With two kids, and school being out for the summer, the milk budget in my house just doubled. This means frequent trips to the store, often unexpected, usually late at night.
Gotta make sure those cereal bowls are full in the morning, after all.
This past weekend I found myself in that situation. A 10 pm glance into the fridge revealed that the milk had somehow reached an alarmingly low level. A few minutes later I’m at the store, two gallons in hand, checking out.
Using the self checkout station, I paid. Then I watched my receipt print out.
I kept watching. It kept coming. It continued printing for what felt like 30 seconds.
The final result was a strip of paper on which could fit the entirety of Moby Dick. My two gallons had wrought me a proclamation of sorts, with my actual receipt, then my loyalty points statement, a notification about a contest, and a plea for me to call their 800 number and take a feedback survey.
All of that is valid information, though not necessarily critical. I wasn’t annoyed; amused might be the better word for it.
My primary critique? The survey call should’ve been higher.
Every Opinion on Every Transaction Counts
The importance of customer feedback can’t be understated. With customer influence now being as important as any other factor in success, every opinion counts.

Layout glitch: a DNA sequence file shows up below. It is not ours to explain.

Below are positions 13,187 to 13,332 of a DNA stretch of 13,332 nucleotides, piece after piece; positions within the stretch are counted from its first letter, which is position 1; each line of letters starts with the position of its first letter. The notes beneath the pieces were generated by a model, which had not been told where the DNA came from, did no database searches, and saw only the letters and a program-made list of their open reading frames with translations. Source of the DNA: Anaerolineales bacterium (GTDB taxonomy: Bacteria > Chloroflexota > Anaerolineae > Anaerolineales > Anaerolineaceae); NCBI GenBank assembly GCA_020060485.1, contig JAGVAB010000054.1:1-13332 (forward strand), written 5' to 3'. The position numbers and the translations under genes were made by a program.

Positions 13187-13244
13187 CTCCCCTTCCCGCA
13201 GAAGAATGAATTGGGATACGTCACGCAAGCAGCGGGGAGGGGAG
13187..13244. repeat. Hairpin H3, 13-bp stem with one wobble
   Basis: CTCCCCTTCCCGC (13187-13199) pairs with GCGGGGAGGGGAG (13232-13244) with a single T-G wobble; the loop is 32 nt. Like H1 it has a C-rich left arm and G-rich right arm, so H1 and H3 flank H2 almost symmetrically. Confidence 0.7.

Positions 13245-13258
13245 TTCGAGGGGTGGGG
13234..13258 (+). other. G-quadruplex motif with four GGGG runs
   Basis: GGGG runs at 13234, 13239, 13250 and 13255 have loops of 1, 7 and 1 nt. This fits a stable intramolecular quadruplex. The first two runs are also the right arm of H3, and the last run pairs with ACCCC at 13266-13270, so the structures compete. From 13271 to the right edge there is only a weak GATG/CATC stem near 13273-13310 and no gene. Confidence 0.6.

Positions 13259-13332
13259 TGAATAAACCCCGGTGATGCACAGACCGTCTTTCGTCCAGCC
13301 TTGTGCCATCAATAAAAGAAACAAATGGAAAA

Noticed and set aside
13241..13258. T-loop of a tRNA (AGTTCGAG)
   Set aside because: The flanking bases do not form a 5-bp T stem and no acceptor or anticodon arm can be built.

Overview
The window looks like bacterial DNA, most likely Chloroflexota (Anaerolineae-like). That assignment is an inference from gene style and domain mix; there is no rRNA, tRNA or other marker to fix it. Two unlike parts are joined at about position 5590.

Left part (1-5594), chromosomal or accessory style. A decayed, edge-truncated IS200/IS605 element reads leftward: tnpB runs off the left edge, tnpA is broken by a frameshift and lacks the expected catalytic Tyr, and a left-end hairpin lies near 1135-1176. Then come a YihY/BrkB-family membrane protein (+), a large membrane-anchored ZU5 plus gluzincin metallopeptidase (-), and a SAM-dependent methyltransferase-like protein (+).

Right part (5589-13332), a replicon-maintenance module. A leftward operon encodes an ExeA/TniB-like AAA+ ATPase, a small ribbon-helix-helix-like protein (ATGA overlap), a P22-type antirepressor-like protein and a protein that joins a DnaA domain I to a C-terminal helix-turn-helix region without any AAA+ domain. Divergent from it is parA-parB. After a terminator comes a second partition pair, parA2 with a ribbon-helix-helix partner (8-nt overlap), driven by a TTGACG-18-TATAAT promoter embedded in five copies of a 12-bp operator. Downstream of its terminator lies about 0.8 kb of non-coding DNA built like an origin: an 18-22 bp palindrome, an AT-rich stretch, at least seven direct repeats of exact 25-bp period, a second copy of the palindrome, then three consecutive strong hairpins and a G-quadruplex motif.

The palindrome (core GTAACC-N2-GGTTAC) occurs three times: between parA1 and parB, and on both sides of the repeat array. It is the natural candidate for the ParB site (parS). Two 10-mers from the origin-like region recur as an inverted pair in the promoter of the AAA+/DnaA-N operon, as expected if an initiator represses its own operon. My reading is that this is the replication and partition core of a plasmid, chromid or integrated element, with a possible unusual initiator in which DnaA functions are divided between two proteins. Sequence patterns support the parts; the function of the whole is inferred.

Every opinion counts, and every transaction should also come with an opportunity to solicit those opinions.
It’s been said that 26 complaints go unheard for every one that’s brought to a brand’s attention. Research shows that 70% of customers cite poor customer service as a reason for not buying from a brand.
Conversely, 94% of customers who have a low-effort service experience will buy from that same company again.
Businesses have to know what their own customers’ opinions about them are, positive or especially negative. Then, the smart businesses will build to their strengths and shore up weaknesses.
The end result is a better operation, increased customer engagement, and most likely a lot more revenue.
Let’s Start Talking
It adds up. Get your customers talking. Whether that’s post-transaction surveys, a cashier asking if everything was to the customer’s liking, getting rid of the dreaded “do-not-reply” email address, or any other tactic you might have, you need to get them talking.
If you let them, they will hold your hand all the way to their own loyalty.
(If you’re looking for some ideas to receive more customer feedback, we’ve got you covered.)
If just one percent of customers actually call in and take the survey, it’s worth the effort.
“But customers probably only do those surveys when they’re pissed,” is one complaint I’ve heard. I don’t know if it’s true or not, but if it is, then good.
Those are grievances that would otherwise have never reached daylight. The customer most likely would’ve taken their bad experience home and never returned to the merchant.
Instead, the company has a chance to fix a problem.
In Appreciation of Huge Receipts
I love the little survey invitation. It shows me a business is taking some measure to hear me out. I don’t always follow through on them, but I always try to be honest when I do because (hopefully) it’s going to result in a continually-improving experience for me.
Listen, this isn’t just about surveys - it’s about customer touchpoints. You need as many of them as you can get, and every one of them needs to encourage a two-way dialog.
It’s worth the effort, whether the target is a customer with a basket full of groceries or just an exhausted dad stopping in late at night for a couple gallons of milk.